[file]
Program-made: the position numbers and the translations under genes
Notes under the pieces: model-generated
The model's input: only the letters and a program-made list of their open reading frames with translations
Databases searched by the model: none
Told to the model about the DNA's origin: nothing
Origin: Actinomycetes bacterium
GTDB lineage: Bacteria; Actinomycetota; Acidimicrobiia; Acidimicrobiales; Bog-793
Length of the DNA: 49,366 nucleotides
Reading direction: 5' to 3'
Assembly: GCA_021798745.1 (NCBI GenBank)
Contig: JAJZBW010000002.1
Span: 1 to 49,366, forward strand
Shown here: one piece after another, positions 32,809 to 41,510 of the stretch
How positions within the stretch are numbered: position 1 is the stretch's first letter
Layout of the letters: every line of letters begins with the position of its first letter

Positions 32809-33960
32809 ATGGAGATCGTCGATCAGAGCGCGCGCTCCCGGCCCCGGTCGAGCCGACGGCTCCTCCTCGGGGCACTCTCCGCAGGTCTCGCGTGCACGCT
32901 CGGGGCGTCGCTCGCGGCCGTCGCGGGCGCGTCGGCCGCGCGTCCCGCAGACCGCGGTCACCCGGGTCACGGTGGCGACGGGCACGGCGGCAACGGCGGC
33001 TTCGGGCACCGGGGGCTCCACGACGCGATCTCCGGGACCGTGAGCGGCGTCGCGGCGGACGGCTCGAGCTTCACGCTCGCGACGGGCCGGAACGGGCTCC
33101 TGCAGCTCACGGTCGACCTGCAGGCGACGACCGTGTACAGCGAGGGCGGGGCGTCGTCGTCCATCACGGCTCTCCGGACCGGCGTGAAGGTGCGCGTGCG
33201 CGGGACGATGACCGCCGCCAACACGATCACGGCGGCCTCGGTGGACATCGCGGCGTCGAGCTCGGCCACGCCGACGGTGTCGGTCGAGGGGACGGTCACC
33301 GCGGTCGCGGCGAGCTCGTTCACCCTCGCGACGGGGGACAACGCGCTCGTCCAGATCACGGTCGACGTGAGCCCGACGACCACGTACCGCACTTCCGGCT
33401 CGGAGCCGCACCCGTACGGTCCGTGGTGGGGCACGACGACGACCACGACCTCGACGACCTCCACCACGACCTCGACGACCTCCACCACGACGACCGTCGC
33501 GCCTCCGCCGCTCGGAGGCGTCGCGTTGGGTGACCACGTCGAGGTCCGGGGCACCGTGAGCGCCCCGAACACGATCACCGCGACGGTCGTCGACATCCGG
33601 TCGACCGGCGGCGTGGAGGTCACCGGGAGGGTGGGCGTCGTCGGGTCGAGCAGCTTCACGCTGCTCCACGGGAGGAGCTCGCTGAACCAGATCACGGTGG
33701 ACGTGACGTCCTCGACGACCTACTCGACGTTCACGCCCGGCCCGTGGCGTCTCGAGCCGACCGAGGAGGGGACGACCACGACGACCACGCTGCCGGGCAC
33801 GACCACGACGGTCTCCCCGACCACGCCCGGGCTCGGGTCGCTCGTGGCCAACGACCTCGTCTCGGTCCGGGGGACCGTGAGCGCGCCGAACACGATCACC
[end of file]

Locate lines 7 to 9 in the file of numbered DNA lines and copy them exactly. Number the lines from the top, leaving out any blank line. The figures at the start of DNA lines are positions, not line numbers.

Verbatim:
GTDB lineage: Bacteria; Actinomycetota; Acidimicrobiia; Acidimicrobiales; Bog-793
Length of the DNA: 49,366 nucleotides
Reading direction: 5' to 3'